Field & Stream Online Editors

I had to laugh when I read “Elk arsenal” by David E. Petzal. More big-bore nonsense. It seems like Petzal is trying to compensate for something by fielding a much larger bore than necessary. I have taken over 20 bull elk, all but one with my .30/06. Many have been one-shot kills. Shot placement is the key, not bore size. I groan at the thought of hauling one of those excessively heavy, hard-kicking rifles all day long up and down the mountains.
John Cleveland, via e-mail

_David E. Petzal replies: Maybe you laughed so hard you couldn’t read what I wrote. I don’t like the weight and the kick either. And I never said that power was a substitute for accurate shooting. If you’ve killed 20 elk, you’ve done a tremendous amount of hunting. Most people don’t get many elk hunts, and they get even fewer shots. And from my experience, when you have those kinds of odds, it’s better to have a big rifle. _

As far as I’m concerned, you’ve displayed your lack of good taste for the last time. Your snide editorial responses are neither funny nor manly (Cheers & Jeers). I wonder, if you responded to someone face-to-face in like manner, would you end up with a busted jaw? Gutless anonymity brings out the worst in some. Before her first elk hunt, I was going to have my daughter read David E. Petzal’s “The Good Elk Hunts Will Almost Kill You,” until I read his account of how to keep his balls from being smashed in the saddle. Freedom of speech is great. But just because you can say anything you want doesn’t mean you should. Jeff Anderson, via e-mail

Field & Stream is edited for an audience that is overwhelmingly male and is not likely to be offended by the occasional expletive. In fact, we are a lot tamer than most magazines, and there is a fairly extensive list of words that you never will read in these pages. We realize that some readers find our Cheers & Jeers answers sophomoric, but the vast majority get a kick out of them. And as for the anatomical noun in Petzal’s story, we have received exactly two complaints about it out of a readership of 10 million. -The Editors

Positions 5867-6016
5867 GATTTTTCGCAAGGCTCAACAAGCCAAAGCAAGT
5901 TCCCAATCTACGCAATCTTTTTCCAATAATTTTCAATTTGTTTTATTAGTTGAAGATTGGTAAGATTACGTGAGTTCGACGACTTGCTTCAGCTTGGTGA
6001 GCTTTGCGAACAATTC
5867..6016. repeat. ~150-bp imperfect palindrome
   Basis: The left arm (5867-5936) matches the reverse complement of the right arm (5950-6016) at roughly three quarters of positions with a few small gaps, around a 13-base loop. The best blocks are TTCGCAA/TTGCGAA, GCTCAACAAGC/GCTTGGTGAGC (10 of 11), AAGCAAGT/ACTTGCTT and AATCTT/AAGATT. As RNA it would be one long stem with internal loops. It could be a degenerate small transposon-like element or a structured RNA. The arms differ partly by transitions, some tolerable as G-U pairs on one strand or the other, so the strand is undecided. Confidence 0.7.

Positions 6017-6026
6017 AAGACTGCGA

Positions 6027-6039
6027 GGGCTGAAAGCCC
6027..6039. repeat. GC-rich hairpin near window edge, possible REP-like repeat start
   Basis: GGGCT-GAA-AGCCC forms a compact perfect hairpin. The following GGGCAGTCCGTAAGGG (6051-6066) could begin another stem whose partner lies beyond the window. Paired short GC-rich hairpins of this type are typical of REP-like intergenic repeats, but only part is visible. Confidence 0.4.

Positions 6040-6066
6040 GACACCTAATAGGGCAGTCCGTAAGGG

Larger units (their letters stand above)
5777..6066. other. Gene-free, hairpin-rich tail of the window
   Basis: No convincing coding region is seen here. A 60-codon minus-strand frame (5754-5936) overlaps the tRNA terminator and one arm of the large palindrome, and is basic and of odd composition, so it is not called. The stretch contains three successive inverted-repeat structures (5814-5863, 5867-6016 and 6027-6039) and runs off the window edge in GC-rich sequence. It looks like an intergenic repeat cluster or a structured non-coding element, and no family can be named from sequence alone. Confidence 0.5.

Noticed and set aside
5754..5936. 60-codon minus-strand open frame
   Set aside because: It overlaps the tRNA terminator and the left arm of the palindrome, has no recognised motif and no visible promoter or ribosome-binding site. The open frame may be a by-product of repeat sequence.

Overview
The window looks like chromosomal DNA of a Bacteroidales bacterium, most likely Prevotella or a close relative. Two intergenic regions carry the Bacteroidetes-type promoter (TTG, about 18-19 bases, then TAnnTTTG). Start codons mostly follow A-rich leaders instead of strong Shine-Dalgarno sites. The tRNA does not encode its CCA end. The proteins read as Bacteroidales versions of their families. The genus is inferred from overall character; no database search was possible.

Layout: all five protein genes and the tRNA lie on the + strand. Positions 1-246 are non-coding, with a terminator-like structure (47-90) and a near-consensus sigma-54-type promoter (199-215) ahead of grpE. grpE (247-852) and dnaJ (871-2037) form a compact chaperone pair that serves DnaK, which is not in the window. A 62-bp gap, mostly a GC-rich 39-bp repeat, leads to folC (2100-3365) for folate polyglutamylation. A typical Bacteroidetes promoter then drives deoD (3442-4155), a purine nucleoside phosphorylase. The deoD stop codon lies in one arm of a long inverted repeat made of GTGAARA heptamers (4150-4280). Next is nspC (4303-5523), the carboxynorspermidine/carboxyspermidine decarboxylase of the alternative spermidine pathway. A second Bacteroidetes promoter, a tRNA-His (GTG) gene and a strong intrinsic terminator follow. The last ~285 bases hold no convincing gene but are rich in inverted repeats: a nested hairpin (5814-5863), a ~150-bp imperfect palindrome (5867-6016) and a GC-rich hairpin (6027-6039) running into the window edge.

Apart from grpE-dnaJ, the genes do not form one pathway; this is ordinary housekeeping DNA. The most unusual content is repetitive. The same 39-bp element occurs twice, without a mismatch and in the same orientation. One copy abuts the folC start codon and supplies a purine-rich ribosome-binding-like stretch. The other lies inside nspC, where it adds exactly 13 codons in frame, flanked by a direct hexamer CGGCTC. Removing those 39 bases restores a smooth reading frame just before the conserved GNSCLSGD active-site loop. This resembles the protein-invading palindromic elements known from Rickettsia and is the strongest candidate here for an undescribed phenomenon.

I just finished Jim Harrison’s story, “Dog Years,” and I have some advice. First, if you have food in your truck, lock the Lab outside, run like hell into the tavern, drink quickly, and pray the Lab hasn’t found a way into the cab. Second, if your church doesn’t think gun dogs go to heaven, change churches. All kidding aside, the story was great.
Jack Hanley, Barnstead, N.H.

I could run down to our local sporting-goods store and buy a lightly used rifle and a good pistol and still have money left for shells for the cost of a pair of those binoculars (Gearing Up). I understand you showcase the best (and consequently, I enjoy drooling over rifles that cost more than new tires for my truck), but when you title an article “Binoculars on a Budget,” whose budget are we talking about? Maybe I’m tighter than ol’ Scrooge himself, but I got my binoculars at a garage sale for 10 bucks, and they see just as far, focus just as quickly, and look just as clear as your $600 pair. I love your magazine. That article just got me fired up. I had to vent to somebody, and my wife wasn’t interested. If I can’t tell you guys, who can I tell? Now, do some bargain shopping, would you?!
C.P. Baker, via e-mail

We’re not interested in saving our readers money. We want them to spend every cent on expensive sporting goods so that they’ll have to live on cheap, gas-producing vegetables, sell their dogs, and drive pickups with pathetic four-cylinder engines. -THE EDITORS

Just so you know, your magazine is the reason I go to the mailbox every morning.
Andy Hill, Monroe, Ga.